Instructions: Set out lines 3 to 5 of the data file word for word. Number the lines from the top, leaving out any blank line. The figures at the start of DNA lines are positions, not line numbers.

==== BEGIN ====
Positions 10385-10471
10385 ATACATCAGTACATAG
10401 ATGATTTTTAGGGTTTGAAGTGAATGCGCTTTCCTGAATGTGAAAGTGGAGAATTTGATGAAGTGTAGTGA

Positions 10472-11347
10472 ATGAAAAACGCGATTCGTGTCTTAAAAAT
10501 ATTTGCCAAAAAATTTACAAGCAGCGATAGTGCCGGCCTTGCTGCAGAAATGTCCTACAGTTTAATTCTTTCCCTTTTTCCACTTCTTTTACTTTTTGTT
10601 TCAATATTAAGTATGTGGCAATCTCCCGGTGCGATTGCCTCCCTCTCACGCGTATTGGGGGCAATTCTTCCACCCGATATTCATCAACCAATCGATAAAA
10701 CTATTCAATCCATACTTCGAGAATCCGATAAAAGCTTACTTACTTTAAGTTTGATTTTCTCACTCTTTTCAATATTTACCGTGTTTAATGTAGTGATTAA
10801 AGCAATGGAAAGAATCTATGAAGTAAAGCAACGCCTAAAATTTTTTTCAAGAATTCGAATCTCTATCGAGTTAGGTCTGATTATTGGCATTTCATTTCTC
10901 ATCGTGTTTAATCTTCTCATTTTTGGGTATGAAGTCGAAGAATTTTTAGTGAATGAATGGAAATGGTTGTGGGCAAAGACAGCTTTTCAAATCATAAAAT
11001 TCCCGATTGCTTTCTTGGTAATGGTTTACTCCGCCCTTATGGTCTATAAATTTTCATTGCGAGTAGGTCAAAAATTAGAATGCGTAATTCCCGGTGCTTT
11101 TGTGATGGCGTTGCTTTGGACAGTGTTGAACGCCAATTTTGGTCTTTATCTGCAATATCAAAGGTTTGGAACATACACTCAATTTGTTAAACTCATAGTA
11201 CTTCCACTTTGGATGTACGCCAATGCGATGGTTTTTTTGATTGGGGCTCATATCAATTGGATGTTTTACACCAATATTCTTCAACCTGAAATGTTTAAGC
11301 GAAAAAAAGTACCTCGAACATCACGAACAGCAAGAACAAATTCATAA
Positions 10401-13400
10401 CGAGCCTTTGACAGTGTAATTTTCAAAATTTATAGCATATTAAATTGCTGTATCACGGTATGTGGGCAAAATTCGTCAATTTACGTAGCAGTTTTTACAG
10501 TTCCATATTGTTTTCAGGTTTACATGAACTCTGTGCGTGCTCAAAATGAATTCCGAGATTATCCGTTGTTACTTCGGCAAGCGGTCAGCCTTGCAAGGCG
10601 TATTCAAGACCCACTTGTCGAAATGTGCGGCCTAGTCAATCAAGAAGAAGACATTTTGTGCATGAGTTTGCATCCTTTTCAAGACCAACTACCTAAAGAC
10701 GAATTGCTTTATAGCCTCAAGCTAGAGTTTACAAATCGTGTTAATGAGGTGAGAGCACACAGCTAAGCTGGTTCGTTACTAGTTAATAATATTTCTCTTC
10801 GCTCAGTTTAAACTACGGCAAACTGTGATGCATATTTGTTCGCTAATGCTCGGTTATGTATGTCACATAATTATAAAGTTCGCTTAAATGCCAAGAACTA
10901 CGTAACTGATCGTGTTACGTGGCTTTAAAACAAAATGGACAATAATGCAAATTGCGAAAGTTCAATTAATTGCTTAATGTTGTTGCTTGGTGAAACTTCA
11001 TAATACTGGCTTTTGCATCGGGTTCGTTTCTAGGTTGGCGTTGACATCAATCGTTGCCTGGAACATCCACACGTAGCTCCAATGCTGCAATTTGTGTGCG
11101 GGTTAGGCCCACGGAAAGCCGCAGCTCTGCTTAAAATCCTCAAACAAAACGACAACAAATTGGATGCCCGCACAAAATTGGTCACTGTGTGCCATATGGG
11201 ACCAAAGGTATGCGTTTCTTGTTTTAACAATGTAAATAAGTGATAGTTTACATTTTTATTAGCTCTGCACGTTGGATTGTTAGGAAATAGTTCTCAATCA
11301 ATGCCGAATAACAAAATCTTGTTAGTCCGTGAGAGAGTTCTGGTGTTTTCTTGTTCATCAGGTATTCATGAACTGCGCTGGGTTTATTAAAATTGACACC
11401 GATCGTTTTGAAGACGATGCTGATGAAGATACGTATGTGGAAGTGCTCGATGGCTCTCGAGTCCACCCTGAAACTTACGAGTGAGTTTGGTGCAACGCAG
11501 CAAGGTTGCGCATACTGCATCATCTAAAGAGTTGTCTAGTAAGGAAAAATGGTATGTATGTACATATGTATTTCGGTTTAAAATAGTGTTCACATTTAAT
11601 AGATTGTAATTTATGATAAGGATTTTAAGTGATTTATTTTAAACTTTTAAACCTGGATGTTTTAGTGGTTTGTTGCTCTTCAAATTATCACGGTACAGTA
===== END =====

10401 ATGATTTTTAGGGTTTGAAGTGAATGCGCTTTCCTGAATGTGAAAGTGGAGAATTTGATGAAGTGTAGTGA

Positions 10472-11347
10472 ATGAAAAACGCGATTCGTGTCTTAAAAAT